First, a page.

In 2017, the Arctic Economic Council called for governments to bring more high-speed internet connections to the northern regions. Almost three years later, that request has been fulfilled by startup Kepler Communications in becoming the first satellite broadband to offer more than 100 Mbps in the Arctic.

On Thursday, the company announced that they were able to deliver 38 Mbps downlink and 120 Mbps uplink of network speed to German icebreaker Polarstern. The successful connection makes use of two low-Earth orbit satellites developed by Kepler, and it is for serving the MOSAiC research team who study the effects of global warming on the Arctic environment while aboard the Polarstern.

"Our Global Data Service provides a cost-effective means to transfer large data volumes that will be gathered over the course of MOSAiC," explained Mina Mitry, CEO at Kepler.

"Rather than only storing data locally and analyzing once physical storage can be sent back with supply vessels, we are giving scientists the ability to continuously transfer test and housekeeping data sets over our unique LEO satellite network."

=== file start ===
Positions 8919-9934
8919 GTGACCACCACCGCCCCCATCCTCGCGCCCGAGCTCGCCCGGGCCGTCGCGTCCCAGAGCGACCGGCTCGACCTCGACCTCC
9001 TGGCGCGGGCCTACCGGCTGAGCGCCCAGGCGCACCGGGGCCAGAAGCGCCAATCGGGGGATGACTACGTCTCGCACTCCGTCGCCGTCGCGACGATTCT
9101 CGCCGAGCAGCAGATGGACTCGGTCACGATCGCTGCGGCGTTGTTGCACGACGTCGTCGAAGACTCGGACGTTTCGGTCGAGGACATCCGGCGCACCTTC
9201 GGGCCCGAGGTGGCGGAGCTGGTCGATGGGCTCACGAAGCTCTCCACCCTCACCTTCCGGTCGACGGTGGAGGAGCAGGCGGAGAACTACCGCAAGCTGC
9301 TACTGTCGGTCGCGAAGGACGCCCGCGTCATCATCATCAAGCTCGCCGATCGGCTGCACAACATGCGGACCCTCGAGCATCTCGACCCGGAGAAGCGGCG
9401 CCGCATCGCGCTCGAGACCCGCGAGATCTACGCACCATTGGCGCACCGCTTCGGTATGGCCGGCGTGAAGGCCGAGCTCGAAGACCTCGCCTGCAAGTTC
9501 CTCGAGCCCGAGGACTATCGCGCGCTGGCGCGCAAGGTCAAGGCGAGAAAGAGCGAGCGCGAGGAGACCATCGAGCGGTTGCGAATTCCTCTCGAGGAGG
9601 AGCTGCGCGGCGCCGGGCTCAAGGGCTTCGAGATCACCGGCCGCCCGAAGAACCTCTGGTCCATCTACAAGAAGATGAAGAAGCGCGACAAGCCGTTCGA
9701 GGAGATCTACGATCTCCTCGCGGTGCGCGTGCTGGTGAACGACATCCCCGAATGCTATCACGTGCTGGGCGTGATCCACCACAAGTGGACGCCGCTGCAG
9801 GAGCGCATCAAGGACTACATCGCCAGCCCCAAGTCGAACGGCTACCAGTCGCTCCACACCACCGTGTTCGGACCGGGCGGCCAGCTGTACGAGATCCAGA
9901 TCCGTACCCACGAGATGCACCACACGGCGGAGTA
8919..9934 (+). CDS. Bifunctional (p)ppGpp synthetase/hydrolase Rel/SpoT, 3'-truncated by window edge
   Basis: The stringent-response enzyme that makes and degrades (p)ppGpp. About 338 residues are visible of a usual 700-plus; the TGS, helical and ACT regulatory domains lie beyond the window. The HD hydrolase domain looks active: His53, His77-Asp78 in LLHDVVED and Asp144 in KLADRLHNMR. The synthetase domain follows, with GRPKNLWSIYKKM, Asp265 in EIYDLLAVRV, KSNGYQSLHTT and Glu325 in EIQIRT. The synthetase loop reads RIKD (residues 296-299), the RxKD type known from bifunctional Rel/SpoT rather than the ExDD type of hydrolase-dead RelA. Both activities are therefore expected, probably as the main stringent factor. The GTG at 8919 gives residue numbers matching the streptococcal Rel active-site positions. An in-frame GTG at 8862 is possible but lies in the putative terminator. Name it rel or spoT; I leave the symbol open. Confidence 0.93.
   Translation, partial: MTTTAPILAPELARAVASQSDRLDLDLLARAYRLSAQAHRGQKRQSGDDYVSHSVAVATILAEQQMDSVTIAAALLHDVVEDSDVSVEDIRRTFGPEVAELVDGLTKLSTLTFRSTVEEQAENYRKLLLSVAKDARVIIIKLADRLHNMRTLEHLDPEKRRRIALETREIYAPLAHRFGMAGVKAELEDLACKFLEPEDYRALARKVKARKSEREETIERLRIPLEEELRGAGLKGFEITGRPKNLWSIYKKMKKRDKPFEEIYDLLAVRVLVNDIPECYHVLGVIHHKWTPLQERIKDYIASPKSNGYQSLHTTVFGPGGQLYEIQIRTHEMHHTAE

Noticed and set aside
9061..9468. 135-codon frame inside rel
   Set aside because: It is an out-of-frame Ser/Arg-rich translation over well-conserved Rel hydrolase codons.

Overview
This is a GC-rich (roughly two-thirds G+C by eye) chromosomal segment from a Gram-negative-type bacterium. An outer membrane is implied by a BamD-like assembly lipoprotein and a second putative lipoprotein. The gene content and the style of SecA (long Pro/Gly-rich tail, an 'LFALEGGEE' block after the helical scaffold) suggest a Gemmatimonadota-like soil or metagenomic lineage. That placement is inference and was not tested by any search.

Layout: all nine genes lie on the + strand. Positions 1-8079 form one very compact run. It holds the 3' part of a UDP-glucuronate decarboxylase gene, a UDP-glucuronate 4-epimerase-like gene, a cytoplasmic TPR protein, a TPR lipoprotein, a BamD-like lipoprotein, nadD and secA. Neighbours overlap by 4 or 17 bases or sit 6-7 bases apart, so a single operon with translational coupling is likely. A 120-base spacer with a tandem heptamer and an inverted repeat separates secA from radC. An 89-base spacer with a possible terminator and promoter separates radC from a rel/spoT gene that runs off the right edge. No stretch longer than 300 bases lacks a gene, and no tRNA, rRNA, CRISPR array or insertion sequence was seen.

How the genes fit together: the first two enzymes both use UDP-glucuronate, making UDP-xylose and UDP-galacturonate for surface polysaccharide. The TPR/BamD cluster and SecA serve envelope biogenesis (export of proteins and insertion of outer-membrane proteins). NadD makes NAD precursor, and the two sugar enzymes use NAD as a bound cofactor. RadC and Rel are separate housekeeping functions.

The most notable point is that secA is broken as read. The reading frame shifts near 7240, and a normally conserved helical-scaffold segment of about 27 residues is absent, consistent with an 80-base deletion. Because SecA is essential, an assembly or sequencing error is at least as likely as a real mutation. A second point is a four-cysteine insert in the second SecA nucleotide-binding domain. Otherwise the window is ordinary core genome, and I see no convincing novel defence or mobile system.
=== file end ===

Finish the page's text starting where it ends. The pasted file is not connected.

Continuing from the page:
MOSAiC is composed of 19 countries partaking in the "largest polar expedition in history." The icebreaker that houses the MOSAiC lab and hundreds of scientists and operations crew will stay in the north pole for 12 months. The collaborative endeavor is led by the project leader and atmospheric scientist Markus Rex and co-led by Klaus Dethloff, and Matthew Shupe. The logistics of MOSAiC is handled by the Alfred Wegener Institute Helmholtz Centre for Polar and Marine Research (AWI).

Kepler is the first company to bring that level of connectivity to the region, boosting the efforts of the research team.

"The high polar regions are the last frontiers of the globe where high bandwidth data connections could not be established so far," outlined by Rex.

"Kepler's new Global Data Service now enables us to send back bulk data, including key data files for monitoring the status of instruments together with experts at home. This will contribute to the success of MOSAiC."

The Toronto Canada-based startup has beaten Space X's Starlink that has deployed 60 satellites since May and is planning to launch 60 more starting on Monday (Nov. 11).

A line of 60 Starlink satellites, filmed on May 24 of this year by Dutch astronomer Marco Langbroek
A line of 60 Starlink satellites, filmed on May 24 of this year by Dutch astronomer Marco Langbroek Marco Langbroek / Marco Langbroek